President Tsai Ing-wen (蔡英文) would beat Kaohsiung Mayor Han Kuo-yu (韓國瑜) by a small margin in next year’s presidential election if they are the only candidates, a poll released by the Taiwan Public Opinion Foundation showed yesterday.
In a two-way presidential race between Tsai of the Democratic Progressive Party (DPP) and the Chinese Nationalist Party’s (KMT) Han — both of whom won their party primaries — 45 percent of voters would cast their ballot for Tsai, while 40.1 percent would back Han, the poll showed.
Yet, if Taipei Mayor Ko Wen-je (柯文哲) and Hon Hai Precision Industry Co founder Terry Gou (郭台銘) joined the race, the margin between Tsai and Han would be reduced to within the margin of error, it showed.
Photo: Fang Pin-chao, Taipei Times
In a three-way race between Tsai, Han and Ko, 33.5 percent of respondents said they would vote for Han, while 32.6 percent would back Tsai and 25.5 percent would support Ko, the poll showed.
In a four-way presidential race between Tsai, Han, Ko and Gou, 29.7 percent of voters would choose Tsai, 29.3 percent would back Han, 18.3 percent would support Ko and 15.9 percent would prefer Gou, it showed.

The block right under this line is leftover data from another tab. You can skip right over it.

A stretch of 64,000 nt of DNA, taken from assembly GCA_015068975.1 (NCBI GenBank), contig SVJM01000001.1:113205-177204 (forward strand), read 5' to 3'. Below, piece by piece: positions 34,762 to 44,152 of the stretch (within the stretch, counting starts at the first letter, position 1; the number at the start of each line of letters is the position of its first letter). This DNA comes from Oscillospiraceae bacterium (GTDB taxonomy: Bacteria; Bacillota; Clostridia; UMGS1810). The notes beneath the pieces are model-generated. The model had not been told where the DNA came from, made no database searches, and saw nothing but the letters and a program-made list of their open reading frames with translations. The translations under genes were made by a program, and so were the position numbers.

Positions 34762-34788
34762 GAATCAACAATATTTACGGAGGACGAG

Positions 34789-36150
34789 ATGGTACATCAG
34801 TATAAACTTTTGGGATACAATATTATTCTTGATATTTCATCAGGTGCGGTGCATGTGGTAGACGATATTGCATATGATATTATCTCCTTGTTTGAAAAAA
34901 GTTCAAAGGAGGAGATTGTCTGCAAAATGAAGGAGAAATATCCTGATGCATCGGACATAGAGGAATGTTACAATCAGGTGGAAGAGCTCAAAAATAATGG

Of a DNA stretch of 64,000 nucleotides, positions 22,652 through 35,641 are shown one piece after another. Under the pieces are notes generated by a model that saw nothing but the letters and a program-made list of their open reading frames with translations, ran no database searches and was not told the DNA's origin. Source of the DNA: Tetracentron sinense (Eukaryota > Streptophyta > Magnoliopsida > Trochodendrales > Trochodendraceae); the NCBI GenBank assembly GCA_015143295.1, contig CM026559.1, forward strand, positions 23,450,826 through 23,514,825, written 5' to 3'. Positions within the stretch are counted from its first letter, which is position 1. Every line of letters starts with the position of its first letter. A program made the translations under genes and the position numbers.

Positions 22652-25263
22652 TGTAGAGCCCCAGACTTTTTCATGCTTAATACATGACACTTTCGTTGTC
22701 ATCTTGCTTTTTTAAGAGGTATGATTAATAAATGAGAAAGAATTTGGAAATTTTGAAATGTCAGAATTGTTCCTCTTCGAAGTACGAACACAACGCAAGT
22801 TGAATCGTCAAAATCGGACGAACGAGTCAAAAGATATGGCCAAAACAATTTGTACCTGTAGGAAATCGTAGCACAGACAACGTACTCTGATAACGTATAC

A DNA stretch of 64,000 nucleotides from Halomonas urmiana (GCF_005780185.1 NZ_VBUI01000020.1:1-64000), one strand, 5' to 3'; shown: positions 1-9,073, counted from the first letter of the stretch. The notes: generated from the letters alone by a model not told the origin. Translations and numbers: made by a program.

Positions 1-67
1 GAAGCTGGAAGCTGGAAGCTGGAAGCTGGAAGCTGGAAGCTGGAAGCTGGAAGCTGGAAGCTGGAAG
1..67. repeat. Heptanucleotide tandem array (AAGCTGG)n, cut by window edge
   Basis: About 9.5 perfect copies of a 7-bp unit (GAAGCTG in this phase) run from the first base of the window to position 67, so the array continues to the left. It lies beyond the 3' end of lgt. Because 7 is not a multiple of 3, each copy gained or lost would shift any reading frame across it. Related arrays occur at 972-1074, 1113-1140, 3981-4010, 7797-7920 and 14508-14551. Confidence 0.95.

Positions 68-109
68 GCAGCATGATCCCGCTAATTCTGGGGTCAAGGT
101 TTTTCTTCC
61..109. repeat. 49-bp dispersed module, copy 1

Compared with poll results released by the foundation last month, Tsai’s lead over Han has decreased.
Tsai led Han by more than five percentage points in both a two-way and three-way race, the previous poll showed.
Tsai’s job approval rate declined by nearly five percentage points from 47.7 percent last month to 42.8 percent, the poll showed.
Approval for Premier Su Tseng-chang (蘇貞昌) dropped from 52.4 percent last month to 48 percent, it showed.
Forty percent of respondents identified themselves as supporters of the DPP, while 38.8 percent said they supported the KMT and 17.5 percent said they are independent voters, the foundation said.
Tsai’s lead over Han in a two-way race is a not strong, foundation chairman Michael You (游盈隆) said, adding that if Ko joins the election, the margin between them makes it unclear who would win.
The election would be further complicated if Gou runs as an independent, You said.
While poll results suggest that Gou would have the lowest support rate of the four, he could draw votes from Han and Ko, giving Tsai an advantage, he said.
Whether Ko and Gou would join the race is an important factor, he said.
The poll, conducted from Monday to Tuesday last week, gathered 1,089 valid samples and has a margin of error of 2.97 percentage points.
Separately yesterday, Ko said a new poll showing that his approval rate is better than Tsai’s was intended to lure him into the race.
The poll by Want Want China Times Media Group showed that if Ko runs for president against Tsai and Han, his approval would be second behind Han.
“The China Times is trying to lure me into running for president,” Ko told reporters.
Asked to comment on former New Taipei City mayor Eric Chu’s (朱立倫) remark that the KMT would be doomed in the election if Gou runs as an independent, Ko said it would be okay if the KMT were doomed, but Taiwan cannot be doomed.
Additional reporting by Lee I-chia
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